Low-cost bicycle infrastructure: paint

monroeImproving the facilities for bicycles in town need not cost a lot.  One of the actions in the current draft of the  Transportation & Land-Use Section of the Corvallis Climate Action Plan is:

  • Add barriers between bike and vehicle lanes.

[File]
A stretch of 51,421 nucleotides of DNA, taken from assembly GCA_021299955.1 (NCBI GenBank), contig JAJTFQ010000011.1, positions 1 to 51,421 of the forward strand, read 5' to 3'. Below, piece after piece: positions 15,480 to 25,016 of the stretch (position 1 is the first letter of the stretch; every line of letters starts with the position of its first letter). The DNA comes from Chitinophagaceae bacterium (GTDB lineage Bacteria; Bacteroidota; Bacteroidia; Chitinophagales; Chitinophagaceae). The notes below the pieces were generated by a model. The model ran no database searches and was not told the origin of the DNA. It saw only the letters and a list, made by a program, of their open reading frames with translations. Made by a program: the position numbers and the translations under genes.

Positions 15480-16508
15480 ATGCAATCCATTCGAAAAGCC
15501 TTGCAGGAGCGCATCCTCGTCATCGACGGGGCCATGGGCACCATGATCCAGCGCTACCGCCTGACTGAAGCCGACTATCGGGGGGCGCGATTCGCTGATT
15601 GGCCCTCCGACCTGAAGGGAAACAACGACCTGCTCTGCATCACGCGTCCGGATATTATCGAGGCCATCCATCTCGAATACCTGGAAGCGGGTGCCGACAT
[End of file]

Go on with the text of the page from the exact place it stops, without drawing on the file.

I have been asked what I mean by barriers.  I don’t necessarily mean concrete barriers or even poles (as left, from Chicago) though such a treatment would be nice on 9th.  Bike buffers — a painted ‘dead’ space beside a bicycle lane that prevents dooring or simply increases the distance between you and speeding motor vehicles — are very nice to have.  Or you could move the lane of parked cars to be between you and the moving traffic. Or you could do both, as pictured above — a not-very-radical re-imagining of Monroe Ave (near 7th).  And this just requires paint.  In my visits to Portland, I have been enjoying the new bike lane on N Williams Ave, which makes me feel like a queen.  Making Williams so much safer for cyclists is being done mostly through paint.  (Curb bulb-outs & bio-swales are also being built.) Importantly, making the lives of cyclists better (and safer) need not be overwhelming.  It could come down to paint.  And for the record, this is what Monroe Ave currently looks like:monroe-beforeAnd here is what the first re-imagining would look like without the parked cars:monroe-without-carsI want to point out how not-radical this is.  Still, a huge proportion of space is dedicated to the movement and storage of motor vehicles.  But, as we transition to a society that is hopefully less dependent on motor vehicles, we could make some easy, inexpensive changes in the meantime.